Of him, General Wood said, at a memorial service: “I know of no man who has done so much for humanity as Major Reed. His discovery results in the saving of more lives annually than were lost in the Cuban war and saves the commercial interests of the world a greater financial loss in each year than the cost of the entire Cuban war.” Today, near Washington, D.C., a great research hospital bears Walter Reed’s name.

Fate dealt more kindly with Dr. Finlay. In 1902, he became Chief Sanitary Officer of Cuba, a position from which he retired in 1909. Before his death in 1915, at 82 years of age, he had become an international hero, and several institutions have been named for him.

Romantically, the yellow fever story might end here. But the tiny virus that causes the death-dealing disease is not romantic; nor is it choosy about whom it attacks. The most insect host in its man-mosquito-man cycle has been renamed – Dr. Finlay called it Culex fasciatus; later, it became known as Stegomyia fasciata; today, it is known world-wide as Aedes aegypti. This mosquito is definitely of domestic inclination, living near man and depositing its eggs in small bodies of water – in rain barrels, in tin cans, in hollows of roofs, in puddles, and in swamps. Sanitation experts succeeded in combating yellow fever by rigid inspections and measures to eliminate breeding places for mosquitoes, by adequate closure and screening of living quarters, and by preventing mosquitoes from biting yellow fever patients. Like measures applied to ships, plus health inspections of passengers at ports of arrival, minimized transportation of the disease to far-distant communities.

The Rockefiller Foundation, in New York, taking a cue from the work of Drs. Reed and Gorgas, appointed General Gorgas to head its Yellow Fever Commission, when his work in Panama was completed upon opening of the Canal in 1914. Betwrrn 1916 and 1949, the Foundation spent over $14,000,000 on research and on grants to help various countries stamp out yellow fever. For a while, it seemed that the fever fighters were to be crowned with success. Aedes aegypti could be wiped out, or controlled. But from time to time, unaccountable new outbreaks occurred. Thus, yellow fever presented scientists with a new mystery. As in the first instance, the fever was not quick to give up its secrets. Hideyo Noguchi, a Rockefeller investigator, searching vainly for a spirochete as cause of yellow fever, was a victim of the fever in 1928. Reserarchers both in Africa and in South America discovered that yellow fever existed in the jungle, that monkeys and marsupials and susceptible to the disease, and that several species of forest-dwelling mostuitoes also serve as intermediaries. These forest-dwelling mostuitoes do not invade cities, as does Aedes aegypti; but jungle travelers, lumbermen, and others who have occasion to visit the forest may be bitten. In, during the incubation period, they are able to reach populated centers, they readily may serve as means of infecting dimestic Aedes mosquitoes – and the epidemic chain will be reforged.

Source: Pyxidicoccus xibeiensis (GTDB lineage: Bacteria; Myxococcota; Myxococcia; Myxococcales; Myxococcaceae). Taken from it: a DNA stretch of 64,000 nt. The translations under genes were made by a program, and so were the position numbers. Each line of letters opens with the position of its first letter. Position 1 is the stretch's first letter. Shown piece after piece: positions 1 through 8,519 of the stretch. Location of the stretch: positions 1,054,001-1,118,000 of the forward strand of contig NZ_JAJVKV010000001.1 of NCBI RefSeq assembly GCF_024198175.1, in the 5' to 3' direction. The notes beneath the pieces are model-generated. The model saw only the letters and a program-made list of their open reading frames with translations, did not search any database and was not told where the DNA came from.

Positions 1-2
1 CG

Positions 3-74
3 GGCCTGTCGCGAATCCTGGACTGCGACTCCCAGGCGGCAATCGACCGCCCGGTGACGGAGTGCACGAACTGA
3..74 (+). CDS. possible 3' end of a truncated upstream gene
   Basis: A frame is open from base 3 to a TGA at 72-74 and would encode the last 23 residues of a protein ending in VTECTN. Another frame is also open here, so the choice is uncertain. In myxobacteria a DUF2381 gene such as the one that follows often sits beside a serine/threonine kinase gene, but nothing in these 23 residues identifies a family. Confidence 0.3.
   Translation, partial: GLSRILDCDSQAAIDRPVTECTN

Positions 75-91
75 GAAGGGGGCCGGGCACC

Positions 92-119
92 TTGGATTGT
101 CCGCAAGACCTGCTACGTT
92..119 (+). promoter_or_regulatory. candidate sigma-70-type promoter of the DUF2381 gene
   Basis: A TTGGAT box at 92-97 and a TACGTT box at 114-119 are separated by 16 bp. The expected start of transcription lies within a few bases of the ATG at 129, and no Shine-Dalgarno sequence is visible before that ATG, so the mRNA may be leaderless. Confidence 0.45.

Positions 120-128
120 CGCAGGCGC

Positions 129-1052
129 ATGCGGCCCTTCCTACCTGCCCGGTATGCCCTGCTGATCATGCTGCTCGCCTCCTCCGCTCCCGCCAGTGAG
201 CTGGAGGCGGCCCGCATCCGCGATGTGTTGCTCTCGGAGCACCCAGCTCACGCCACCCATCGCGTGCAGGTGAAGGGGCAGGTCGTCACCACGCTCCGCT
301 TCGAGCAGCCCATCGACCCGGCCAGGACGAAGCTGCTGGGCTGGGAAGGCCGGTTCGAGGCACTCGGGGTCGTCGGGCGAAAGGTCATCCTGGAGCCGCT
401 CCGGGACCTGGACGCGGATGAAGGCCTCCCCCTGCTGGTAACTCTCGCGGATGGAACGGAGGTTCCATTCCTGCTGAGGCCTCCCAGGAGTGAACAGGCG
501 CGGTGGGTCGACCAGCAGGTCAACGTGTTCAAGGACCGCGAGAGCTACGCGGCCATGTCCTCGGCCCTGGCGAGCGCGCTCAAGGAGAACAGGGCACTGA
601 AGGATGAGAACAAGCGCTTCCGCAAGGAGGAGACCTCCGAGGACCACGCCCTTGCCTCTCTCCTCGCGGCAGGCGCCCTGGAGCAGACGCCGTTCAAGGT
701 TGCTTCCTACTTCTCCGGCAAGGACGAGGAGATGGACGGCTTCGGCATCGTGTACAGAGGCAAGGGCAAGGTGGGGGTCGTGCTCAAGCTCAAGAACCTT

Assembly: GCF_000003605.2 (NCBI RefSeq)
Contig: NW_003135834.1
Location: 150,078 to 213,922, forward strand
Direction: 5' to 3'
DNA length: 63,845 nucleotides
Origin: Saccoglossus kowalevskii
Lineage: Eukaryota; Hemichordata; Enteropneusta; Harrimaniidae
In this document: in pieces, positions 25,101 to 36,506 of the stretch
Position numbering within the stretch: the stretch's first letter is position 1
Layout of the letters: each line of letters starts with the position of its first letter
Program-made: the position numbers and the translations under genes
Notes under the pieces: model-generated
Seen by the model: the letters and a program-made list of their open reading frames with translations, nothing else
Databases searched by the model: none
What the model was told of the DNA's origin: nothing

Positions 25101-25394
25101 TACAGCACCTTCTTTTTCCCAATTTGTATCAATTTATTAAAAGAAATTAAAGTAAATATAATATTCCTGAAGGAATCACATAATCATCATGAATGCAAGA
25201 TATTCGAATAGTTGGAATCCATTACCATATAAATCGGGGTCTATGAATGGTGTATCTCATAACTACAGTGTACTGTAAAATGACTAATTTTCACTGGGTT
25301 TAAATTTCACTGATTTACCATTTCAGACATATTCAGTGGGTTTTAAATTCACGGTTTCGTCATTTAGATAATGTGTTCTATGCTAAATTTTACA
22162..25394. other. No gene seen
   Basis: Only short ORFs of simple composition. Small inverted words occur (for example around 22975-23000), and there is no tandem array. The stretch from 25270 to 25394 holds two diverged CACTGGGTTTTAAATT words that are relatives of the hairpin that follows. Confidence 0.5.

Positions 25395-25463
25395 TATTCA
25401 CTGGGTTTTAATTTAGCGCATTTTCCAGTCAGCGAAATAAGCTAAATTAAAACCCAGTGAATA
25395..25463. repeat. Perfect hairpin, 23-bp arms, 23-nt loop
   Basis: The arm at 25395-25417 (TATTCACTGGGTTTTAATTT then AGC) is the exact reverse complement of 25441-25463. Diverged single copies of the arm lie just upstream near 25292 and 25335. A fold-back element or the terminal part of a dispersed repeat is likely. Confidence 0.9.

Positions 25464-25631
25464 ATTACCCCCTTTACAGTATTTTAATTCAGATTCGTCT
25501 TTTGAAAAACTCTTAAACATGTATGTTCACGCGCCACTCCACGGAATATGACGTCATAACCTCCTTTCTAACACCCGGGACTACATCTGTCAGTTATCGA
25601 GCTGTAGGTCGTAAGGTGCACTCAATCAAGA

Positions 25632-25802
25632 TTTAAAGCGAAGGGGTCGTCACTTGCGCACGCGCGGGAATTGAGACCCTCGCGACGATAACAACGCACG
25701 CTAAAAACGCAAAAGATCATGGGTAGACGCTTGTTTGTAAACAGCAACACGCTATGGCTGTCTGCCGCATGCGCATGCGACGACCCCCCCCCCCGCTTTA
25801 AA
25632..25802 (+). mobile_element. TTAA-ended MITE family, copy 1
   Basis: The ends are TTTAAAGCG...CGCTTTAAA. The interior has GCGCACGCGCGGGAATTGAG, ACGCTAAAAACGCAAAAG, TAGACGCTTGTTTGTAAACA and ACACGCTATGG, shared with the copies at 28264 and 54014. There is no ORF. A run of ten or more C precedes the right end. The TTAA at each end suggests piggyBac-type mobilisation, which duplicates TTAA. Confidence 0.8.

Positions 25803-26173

In 1928, other Rockefeller researchers in Africa, Dr. A.F. Mahaffy and Adrian Stokes, discovered that rhesus monkeys could be infected with yellow fever. Following up on this lead, Dr. Max Theiler and his associates in Rockefeller Foundation’s Division of Biological and Medical Research in New York developed two strains of attenuated live yellow fever virus for possible use as vaccines. One, known as the French strain, propogated in mouse braines, is widely used today, especially in Africa. But because this vaccine occasionally gives rise to serious reactions, Dr. Theiler set up a series of tests employing other tissue cultures. Virus, grown on chick embryos, resulted in a vaccine known as 17D. This vaccine was field-tested in Brazil from 1937 to 1940. From 1940 to 1947, the Rockefeller Foundation produced over 28,000,000 doses of 17D vaccine, which it furnished free of charge to health agencies in thirty-three countries, and to the United States military services. In 1951, Dr. Theiler was awarded the Nobel Prize in Medicine in recognition of the vaccines’ benefit to mankind.
Thus was yellow fever, scourge of the centuries, conquered in a half century; that is, nearly conquered. It has virtually vanished from the world’s major cities; but pools of the virus that defy eradication still lie deep in the world’s tropical jungles, passing unnoticed from animal to mosquito to animal, back and forth. The infected mosquitoes will not hesitate to feed on human that come within their range.

In this day of rapid, world-wide travel, of pushing back of jungle frontiers, of exploding populations, vaccination is the only method available for protection of persons likely to be exposed to the risk of jungle yellow fever, and for protection of people living in communities which may be visited by travellers who have been in the tropics.